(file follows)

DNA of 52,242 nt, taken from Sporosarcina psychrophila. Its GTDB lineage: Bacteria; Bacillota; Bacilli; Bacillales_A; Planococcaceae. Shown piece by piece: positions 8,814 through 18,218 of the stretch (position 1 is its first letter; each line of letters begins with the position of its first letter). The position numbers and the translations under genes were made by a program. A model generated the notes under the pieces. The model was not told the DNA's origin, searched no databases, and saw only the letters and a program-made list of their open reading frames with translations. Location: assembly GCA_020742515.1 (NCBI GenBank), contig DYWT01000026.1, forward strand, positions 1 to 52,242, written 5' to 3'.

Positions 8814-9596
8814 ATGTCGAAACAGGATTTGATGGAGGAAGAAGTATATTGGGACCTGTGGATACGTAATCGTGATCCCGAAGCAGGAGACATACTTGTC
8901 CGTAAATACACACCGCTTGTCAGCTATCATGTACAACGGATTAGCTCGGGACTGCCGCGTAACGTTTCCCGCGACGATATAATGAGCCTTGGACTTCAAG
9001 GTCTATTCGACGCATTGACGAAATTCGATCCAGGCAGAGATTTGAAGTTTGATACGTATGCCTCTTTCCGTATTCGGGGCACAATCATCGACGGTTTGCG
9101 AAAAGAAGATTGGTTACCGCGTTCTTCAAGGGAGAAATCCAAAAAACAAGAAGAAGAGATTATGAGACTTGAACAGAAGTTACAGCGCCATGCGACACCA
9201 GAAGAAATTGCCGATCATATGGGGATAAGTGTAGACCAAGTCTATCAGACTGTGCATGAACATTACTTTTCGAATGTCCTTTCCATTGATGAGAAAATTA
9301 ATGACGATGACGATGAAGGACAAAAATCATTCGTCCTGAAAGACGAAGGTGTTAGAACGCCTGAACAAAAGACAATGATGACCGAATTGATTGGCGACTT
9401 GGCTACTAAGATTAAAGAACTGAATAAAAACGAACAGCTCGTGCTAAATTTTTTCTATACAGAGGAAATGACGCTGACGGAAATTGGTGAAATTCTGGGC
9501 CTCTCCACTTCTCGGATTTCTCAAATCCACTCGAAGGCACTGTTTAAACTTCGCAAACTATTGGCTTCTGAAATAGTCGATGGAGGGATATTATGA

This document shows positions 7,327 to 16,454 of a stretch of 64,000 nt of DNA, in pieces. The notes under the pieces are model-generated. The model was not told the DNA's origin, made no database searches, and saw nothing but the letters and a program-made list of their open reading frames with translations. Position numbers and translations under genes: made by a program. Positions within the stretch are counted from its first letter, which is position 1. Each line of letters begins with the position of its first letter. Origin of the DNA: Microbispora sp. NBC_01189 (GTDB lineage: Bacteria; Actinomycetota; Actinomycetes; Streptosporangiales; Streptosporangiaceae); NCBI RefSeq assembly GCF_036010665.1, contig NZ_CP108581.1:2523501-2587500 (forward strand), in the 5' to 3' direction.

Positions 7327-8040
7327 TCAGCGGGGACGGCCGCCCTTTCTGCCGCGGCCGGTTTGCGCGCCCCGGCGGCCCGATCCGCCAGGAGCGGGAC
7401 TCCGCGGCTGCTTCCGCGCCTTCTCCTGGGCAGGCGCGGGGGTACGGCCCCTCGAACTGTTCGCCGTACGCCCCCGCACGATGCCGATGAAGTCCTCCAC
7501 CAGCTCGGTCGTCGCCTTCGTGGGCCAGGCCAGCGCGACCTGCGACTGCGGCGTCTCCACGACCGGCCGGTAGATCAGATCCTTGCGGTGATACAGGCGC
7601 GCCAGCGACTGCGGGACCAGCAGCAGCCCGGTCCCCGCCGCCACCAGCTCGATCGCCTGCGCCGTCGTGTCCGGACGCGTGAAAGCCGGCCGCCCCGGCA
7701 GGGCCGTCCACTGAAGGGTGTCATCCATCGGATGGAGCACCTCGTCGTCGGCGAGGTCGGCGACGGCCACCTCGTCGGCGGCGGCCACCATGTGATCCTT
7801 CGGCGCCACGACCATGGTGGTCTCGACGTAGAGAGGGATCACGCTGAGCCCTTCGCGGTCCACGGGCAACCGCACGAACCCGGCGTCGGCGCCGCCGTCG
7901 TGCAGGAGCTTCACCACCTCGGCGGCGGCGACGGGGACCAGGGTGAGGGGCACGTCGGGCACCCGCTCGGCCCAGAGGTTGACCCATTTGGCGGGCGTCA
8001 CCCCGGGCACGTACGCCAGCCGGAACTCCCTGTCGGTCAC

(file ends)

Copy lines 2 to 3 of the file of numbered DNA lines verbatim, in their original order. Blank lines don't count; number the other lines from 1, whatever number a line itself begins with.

Positions 8814-9596
8814 ATGTCGAAACAGGATTTGATGGAGGAAGAAGTATATTGGGACCTGTGGATACGTAATCGTGATCCCGAAGCAGGAGACATACTTGTC